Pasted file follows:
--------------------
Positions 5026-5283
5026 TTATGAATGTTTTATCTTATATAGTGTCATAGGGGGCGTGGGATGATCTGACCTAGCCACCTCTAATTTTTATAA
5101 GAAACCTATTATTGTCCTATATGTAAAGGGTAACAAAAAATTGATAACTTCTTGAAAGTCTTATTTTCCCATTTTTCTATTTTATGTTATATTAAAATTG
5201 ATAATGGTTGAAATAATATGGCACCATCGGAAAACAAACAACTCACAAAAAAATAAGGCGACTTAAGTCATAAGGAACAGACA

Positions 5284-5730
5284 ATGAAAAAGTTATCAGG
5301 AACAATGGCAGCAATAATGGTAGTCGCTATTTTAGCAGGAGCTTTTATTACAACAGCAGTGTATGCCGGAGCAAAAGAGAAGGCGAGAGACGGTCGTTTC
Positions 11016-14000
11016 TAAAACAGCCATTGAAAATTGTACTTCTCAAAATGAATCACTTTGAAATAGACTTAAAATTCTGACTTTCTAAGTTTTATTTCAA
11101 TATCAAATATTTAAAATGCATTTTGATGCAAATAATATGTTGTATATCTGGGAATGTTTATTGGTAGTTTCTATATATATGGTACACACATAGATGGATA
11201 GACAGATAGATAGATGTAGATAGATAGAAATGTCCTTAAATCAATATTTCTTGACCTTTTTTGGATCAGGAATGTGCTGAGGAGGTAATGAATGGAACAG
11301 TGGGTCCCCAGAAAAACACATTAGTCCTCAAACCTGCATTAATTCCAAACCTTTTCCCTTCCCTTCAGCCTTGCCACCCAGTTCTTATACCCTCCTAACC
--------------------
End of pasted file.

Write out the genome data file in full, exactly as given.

Positions 5026-5283
5026 TTATGAATGTTTTATCTTATATAGTGTCATAGGGGGCGTGGGATGATCTGACCTAGCCACCTCTAATTTTTATAA
5101 GAAACCTATTATTGTCCTATATGTAAAGGGTAACAAAAAATTGATAACTTCTTGAAAGTCTTATTTTCCCATTTTTCTATTTTATGTTATATTAAAATTG
5201 ATAATGGTTGAAATAATATGGCACCATCGGAAAACAAACAACTCACAAAAAAATAAGGCGACTTAAGTCATAAGGAACAGACA

Positions 5284-5730
5284 ATGAAAAAGTTATCAGG
5301 AACAATGGCAGCAATAATGGTAGTCGCTATTTTAGCAGGAGCTTTTATTACAACAGCAGTGTATGCCGGAGCAAAAGAGAAGGCGAGAGACGGTCGTTTC
Positions 11016-14000
11016 TAAAACAGCCATTGAAAATTGTACTTCTCAAAATGAATCACTTTGAAATAGACTTAAAATTCTGACTTTCTAAGTTTTATTTCAA
11101 TATCAAATATTTAAAATGCATTTTGATGCAAATAATATGTTGTATATCTGGGAATGTTTATTGGTAGTTTCTATATATATGGTACACACATAGATGGATA
11201 GACAGATAGATAGATGTAGATAGATAGAAATGTCCTTAAATCAATATTTCTTGACCTTTTTTGGATCAGGAATGTGCTGAGGAGGTAATGAATGGAACAG
11301 TGGGTCCCCAGAAAAACACATTAGTCCTCAAACCTGCATTAATTCCAAACCTTTTCCCTTCCCTTCAGCCTTGCCACCCAGTTCTTATACCCTCCTAACC